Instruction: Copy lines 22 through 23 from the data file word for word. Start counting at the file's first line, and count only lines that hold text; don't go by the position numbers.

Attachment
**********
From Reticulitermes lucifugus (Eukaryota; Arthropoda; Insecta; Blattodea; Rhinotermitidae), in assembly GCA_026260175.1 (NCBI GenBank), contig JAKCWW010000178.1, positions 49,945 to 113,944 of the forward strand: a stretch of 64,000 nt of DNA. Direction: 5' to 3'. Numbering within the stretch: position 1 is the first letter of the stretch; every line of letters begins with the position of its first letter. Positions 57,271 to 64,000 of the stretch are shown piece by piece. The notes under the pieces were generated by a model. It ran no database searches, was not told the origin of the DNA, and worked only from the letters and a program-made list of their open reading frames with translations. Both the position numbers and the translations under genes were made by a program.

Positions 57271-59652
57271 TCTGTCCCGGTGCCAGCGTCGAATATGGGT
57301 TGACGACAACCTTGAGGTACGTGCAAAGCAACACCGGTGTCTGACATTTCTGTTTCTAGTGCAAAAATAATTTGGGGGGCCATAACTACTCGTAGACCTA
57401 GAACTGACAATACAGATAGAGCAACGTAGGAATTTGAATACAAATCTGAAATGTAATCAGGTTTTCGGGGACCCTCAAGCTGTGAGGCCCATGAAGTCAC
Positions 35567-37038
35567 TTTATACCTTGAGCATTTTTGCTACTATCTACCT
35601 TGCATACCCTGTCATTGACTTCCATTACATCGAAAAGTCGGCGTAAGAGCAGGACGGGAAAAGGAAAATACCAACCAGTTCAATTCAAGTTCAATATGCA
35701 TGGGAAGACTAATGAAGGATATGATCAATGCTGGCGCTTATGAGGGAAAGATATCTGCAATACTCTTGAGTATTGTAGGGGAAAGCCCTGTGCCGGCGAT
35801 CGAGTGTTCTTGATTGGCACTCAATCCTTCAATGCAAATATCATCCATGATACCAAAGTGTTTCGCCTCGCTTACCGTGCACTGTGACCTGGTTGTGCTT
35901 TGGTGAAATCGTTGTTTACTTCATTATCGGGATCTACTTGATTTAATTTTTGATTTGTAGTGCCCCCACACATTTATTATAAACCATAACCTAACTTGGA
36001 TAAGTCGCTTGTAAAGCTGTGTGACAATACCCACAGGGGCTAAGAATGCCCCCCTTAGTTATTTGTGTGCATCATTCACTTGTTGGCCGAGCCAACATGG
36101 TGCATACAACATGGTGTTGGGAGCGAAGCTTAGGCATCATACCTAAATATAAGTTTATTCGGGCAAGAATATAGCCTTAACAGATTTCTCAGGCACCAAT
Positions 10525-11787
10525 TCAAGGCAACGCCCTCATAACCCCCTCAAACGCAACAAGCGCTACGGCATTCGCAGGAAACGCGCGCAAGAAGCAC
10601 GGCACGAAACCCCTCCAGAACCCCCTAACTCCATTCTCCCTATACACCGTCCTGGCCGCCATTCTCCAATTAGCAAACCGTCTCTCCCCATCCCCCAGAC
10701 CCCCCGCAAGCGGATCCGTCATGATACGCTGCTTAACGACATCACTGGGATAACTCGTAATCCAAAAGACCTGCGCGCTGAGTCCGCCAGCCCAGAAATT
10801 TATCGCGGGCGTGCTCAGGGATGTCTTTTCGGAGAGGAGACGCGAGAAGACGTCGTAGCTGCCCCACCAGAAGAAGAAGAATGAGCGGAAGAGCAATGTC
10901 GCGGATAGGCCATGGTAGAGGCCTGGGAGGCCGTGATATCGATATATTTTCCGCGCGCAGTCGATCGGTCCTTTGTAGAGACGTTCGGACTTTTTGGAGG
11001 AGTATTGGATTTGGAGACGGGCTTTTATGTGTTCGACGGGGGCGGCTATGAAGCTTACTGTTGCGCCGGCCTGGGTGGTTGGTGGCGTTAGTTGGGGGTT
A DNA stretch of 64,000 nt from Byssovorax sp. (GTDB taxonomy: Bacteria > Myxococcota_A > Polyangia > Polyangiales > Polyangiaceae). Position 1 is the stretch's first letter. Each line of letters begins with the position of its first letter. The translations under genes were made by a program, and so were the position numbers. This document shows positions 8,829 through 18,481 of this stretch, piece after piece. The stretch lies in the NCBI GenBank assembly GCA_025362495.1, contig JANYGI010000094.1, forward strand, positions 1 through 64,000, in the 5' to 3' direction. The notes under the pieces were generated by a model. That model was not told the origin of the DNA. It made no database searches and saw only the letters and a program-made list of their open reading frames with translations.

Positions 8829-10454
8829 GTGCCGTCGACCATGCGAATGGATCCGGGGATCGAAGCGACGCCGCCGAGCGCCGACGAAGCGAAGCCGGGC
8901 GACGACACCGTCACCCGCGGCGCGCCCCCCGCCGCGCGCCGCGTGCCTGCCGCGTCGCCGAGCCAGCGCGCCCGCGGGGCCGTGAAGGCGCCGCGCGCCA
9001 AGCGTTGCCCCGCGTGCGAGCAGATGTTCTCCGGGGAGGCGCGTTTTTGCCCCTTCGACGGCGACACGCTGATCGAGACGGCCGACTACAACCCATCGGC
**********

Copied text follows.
Positions 8829-10454
8829 GTGCCGTCGACCATGCGAATGGATCCGGGGATCGAAGCGACGCCGCCGAGCGCCGACGAAGCGAAGCCGGGC